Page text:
I liked the fact that in Maya and Tahir being from different communities wasn't even an issue. Very refreshing.

I read each book of the series as it was released and I am happy that it has been released as a trilogy. It is a good buy for people who like reading stories about India, or the Indian experience abroad.

Maria Perry Mohan

GET THIS BOOK HERE:   Amazon:  Print   Ebook

Wednesday, December 17, 2014

SPOTLIGHT - God Is A Gamer by Ravi Subramanian

God is a Gamer 
Ravi Subramanium 

The Blurb
Aditya runs a gaming company that is struggling to break even. A banker slips off a highrise building, plunging to her death. The finance minister has made some promises that he is finding hard to keep. The LTTE has unleashed terror in America that sends the FBI on a wild goose chase, bringing them to Mumbai.

Enter Varun, parttime drug dealer and fulltime genius. He turns around the gaming company before disaster strikes. Meanwhile, the investigators plunge headlong into
the shady world of bitcoins and the Dark Net, websites that only exist for illegal transactions—drugs, sex and money. God Is a Gamer culminates in a stunning climax where money means nothing, assassination is taught by the ancient Greeks, and nothing is as it seems.

Buy @

Watch It 

Meet the Author

Described as the ‘John Grisham of banking’, by the Wall Street Journal, Ravi Subramanian, an alumnus of IIM Bangalore, is the author of five bestselling commercial novels—If God was a Banker (2007), Devil in Pinstripes (2009), The Incredible Banker (2011), The Bankster (2012) and Bankerupt (2013)—based on financial crime. His latest book God is a Gamer, releases on September 12th.
Having been a banker himself, he has a unique insight into the industry he writes about and a flair for spinning intricate plots that keep readers on the edge of their seats
His debut novel, If God was a Banker, won the 2008 Golden Quill Readers’ Choice Award and, more recently, The Incredible Banker won the 2011 Economist-Crossword Book Award in the ‘Popular’ category. He won the Crossword book award for The BANKSTER in 2012.
Ravi lives in Mumbai with his Biotechnologist turned banker wife, Dharini and his fourteen year old daughter Anusha.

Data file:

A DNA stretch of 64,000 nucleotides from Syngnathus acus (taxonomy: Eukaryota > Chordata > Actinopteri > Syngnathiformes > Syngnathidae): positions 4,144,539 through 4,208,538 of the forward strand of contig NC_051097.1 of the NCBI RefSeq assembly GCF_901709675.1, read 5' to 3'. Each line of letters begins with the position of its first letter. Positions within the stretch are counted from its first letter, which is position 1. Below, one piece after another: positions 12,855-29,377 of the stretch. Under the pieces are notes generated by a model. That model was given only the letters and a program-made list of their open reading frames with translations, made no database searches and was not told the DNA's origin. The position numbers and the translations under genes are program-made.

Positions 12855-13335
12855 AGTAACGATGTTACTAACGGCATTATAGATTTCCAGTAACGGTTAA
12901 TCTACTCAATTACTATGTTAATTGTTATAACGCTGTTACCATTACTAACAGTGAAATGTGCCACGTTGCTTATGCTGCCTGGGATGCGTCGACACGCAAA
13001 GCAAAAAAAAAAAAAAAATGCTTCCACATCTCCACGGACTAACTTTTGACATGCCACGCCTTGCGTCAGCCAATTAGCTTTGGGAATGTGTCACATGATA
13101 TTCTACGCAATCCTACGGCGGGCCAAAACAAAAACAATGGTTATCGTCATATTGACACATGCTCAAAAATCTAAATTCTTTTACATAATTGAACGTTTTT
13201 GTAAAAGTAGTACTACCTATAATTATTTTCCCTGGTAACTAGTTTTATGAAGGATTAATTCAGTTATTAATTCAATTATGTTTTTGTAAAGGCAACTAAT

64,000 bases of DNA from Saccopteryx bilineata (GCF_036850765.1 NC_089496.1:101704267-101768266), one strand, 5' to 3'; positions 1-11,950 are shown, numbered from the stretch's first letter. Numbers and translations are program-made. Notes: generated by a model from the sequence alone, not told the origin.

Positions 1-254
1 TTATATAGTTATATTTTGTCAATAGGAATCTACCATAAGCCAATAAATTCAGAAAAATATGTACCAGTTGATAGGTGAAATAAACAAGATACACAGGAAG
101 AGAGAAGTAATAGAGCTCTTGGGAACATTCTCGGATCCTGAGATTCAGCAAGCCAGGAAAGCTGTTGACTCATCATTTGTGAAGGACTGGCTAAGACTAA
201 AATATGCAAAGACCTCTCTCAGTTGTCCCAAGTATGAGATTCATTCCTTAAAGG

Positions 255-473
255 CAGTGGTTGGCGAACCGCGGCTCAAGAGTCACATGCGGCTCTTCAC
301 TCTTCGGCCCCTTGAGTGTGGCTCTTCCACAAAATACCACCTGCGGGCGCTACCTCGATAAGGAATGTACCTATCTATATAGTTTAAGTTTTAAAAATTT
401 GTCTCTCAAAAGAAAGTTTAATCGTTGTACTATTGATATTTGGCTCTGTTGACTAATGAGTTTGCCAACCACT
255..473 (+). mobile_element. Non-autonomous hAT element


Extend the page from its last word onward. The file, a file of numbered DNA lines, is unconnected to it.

You can stalk Ravi Subramanium @



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Saturday, December 13, 2014

Spotlighting AGAINST ALL ODDS by Jazz Singh, Indian Author.

Against All Odds
Jazz Singh 

The Blurb

The first time they collide, he thinks she’s a con artist, she believes he’s an arrogant snob.

It takes several meetings to change their minds about each other, but eventually, Abhimanyu and Sanjana strike up a friendship that seems destined to turn into something more. He’s a rich successful businessman, however, and she’s a small-town girl who doesn’t fit into his glittering world; a fact that Abhimanyu’s mother has taken pains to point out.

Will they ever overcome the odds, or are their lives on parallel tracks, never destined to cross?

Buy @

Watch It 

Meet the Author

Dear Readers,

Jazz Singh is one of the most elusive writers I have met. So respecting her need for privacy we have not asked her for a profile picture or a writeup. Long back, when I had first interacted with her.. I had asked her the reason behind this. Her answer was... I want to be known for my work. All I can say to that is... She will be...


Rubina Ramesh 
The Book Club

You can stalk her @



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Monday, October 27, 2014

Meet Author Robin Gianna - Interview and GIVEAWAY

Today, MBB is absolutely delighted to welcome the charming and very talented writer of medical/human interest romances, Robin Gianna, whose work I greatly enjoy.  Medicals are probably my favourite type of romance fiction (apart from historicals of course) because they always have a little bit more than a romance to them. That's my thought, anyway.  So as you can see, I'm delighted to get Robin Gianna for an interview on MBB, now that she's blog touring in connection with her latest release, FLIRTING WITH DR OFF LIMITS.